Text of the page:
For both values the logic used is very similar, for the variable FirstSubmittedDate the MIN() function is used to get the first date.  The FILTER statement only returns records with same ApplicationID and Status = ‘Submitted’.  Whereas the variable  LastRejectedDate the MAX() function is used to return the last date.  Using variables, means the logic can be re-used for other statuses, and the DATEDIFF() function is easier to read.  When the results are displayed they were not as expected. 


Figure 3 – results from the first version of the DaysFromSubmittedToRejected function see Figure 2

The requirement was to return the number of Days elapsed From Submitted To Rejected with the value returned against the record which is the last time the application received that status.  So, another function was created to see if the current record is the LastRejectedDate, which is shown in Figure 4.

LastRejectedDate = 
IF ( 
MAXX ( 
FILTER ( 
FactAppStatuses, 
EARLIER ( FactAppStatuses[ApplicationID] ) = FactAppStatuses[ApplicationID] 
&& FactAppStatuses[Status] = ‘Rejected’ 
), 
[ID] 
) 
= [ID], 
"Y", 
"N" 
)  
Figure 4 – LastRejectedDate function

With this calculated column (LastRejectedDate) in place the return statement of ‘DaysFromSubmittedToRejected’ function just requires a small change which is as follows 

DaysFromSubmittedToRejected = 
VAR FirstSubmittedDate = 
     CALCULATE ( 
         MIN ( 'FactAppStatuses'[DateAddedAt), 
         FILTER ( 
             ALL ( 'FactAppStatuses), 
             'FactAppStatuses'[ApplicationID] = EARLIER ( 'FactAppStatuses'[ApplicationID)  
              && 'FactAppStatuses'[Status] = ‘Submitted’ 
         ) 
     ) 
VAR LastRejectedDate = 
     CALCULATE ( 
         MAX ( 'FactAppStatuses'[DateAddedAt), 
         FILTER ( 
             ALL ( 'FactAppStatuses),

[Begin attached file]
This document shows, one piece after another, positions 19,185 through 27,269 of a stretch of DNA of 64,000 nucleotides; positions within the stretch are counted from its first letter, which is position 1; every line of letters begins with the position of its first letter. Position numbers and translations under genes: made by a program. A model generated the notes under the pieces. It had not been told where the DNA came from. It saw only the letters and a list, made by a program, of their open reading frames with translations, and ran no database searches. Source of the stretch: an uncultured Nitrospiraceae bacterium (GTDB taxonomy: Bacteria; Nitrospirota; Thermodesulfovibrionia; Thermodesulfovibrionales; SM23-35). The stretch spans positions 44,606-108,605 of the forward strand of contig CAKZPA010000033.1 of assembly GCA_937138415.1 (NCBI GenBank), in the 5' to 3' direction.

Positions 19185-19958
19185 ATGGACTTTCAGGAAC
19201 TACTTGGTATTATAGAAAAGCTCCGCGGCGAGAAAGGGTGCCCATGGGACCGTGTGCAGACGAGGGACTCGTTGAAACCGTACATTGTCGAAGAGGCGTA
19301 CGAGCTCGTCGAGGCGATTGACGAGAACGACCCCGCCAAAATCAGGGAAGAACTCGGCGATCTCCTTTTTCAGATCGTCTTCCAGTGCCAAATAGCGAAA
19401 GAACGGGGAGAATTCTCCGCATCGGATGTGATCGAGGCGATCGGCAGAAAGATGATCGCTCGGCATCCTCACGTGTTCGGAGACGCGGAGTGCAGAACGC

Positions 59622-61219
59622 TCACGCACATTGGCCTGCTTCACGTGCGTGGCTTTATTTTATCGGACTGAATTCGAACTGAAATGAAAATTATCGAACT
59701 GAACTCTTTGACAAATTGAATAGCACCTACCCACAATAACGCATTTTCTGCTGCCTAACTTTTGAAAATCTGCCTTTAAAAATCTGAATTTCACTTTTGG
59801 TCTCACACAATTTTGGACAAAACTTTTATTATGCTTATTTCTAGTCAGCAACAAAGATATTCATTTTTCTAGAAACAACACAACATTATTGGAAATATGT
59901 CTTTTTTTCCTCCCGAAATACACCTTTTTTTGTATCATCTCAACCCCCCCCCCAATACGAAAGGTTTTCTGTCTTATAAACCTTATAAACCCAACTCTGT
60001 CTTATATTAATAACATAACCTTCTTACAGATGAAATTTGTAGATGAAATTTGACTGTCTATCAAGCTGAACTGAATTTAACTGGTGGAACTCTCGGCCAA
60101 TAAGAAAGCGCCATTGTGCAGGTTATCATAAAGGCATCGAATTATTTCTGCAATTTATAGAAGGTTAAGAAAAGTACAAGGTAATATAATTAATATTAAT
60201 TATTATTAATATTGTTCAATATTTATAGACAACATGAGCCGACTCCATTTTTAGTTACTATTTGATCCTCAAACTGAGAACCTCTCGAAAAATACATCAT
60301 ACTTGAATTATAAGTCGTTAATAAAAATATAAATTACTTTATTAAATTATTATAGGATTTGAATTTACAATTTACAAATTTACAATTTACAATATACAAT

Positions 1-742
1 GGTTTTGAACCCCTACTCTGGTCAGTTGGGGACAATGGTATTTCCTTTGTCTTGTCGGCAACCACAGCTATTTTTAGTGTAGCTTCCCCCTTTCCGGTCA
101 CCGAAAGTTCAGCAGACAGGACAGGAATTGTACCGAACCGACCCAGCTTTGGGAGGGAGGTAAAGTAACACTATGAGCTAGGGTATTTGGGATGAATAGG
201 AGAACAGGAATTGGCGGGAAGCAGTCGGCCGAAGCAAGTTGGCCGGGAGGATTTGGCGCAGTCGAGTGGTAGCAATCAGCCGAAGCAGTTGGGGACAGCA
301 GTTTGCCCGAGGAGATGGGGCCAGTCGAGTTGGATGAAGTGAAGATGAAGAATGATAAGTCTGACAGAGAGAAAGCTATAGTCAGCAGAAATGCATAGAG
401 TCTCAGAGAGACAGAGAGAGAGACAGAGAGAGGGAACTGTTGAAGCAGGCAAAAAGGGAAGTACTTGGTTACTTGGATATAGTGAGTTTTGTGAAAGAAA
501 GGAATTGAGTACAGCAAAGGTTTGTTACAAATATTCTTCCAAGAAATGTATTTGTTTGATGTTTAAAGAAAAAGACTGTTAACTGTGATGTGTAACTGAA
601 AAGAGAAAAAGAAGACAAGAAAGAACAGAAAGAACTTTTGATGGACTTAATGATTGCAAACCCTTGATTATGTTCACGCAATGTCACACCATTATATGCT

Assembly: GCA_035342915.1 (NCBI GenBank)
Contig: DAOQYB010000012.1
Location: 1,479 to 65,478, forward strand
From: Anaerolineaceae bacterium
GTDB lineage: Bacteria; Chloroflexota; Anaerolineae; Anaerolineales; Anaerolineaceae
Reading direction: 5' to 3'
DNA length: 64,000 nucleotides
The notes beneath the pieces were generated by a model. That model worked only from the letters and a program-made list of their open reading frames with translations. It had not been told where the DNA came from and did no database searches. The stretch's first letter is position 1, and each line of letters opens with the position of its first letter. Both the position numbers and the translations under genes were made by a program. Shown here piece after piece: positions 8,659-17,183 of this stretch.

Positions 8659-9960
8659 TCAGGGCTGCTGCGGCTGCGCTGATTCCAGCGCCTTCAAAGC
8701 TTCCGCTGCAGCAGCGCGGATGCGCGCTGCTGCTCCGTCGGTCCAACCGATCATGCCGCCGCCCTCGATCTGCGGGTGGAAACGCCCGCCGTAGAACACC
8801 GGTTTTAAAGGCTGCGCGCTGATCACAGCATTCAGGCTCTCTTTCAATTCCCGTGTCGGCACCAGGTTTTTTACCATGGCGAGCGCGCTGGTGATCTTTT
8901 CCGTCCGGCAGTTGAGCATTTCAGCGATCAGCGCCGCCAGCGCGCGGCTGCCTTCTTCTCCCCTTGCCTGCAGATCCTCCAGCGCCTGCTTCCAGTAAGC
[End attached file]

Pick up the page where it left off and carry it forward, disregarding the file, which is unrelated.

'FactAppStatuses'[ApplicationID] = EARLIER ( 'FactAppStatuses'[ApplicationID)  
              && 'FactAppStatuses'[Status] = 'Rejected’ 
         ) 
     ) 
RETURN 
IF ( 
'FactGrantStatuses'[LastRejectedDate] = "Y", 
DATEDIFF ( FirstSubmittedDate, LastRejectedDate, DAY ), 
0 
) 

Figure 5 – Second version of the calculated column DaysFromSubmittedToRejected

When the function is added to the PowerBI report shown in Figure 5 then run then the results can be see in Figure 6 below.  


Figure 6 – results from the second version of the DaysFromSubmittedToRejected function (see Figure 5)

The addition of the IF() statement uses the value to check if current row contains the LastRejectedDate.  Otherwise it returns a zero.   This returns the record set which is expected.

The positive uses of this method are that the same calculation can be re-used for a variety of statuses only requiring a minor change to the formula.  On the negative side the more calculated columns there are the longer it would take to generate a report.

No doubt there are other approaches that can be taken to improve this. The time taken to evaluate the calculated column will be slower as the number of rows increases.  On the other hand, the current method is significantly faster than doing the same calculations on the application database.  Even better with the use of a PowerBI report or a tabular data model.  These figures could easily be used by an end user to reports which provide insight into their data.  All the better that our clients could do this for themselves, with relative ease.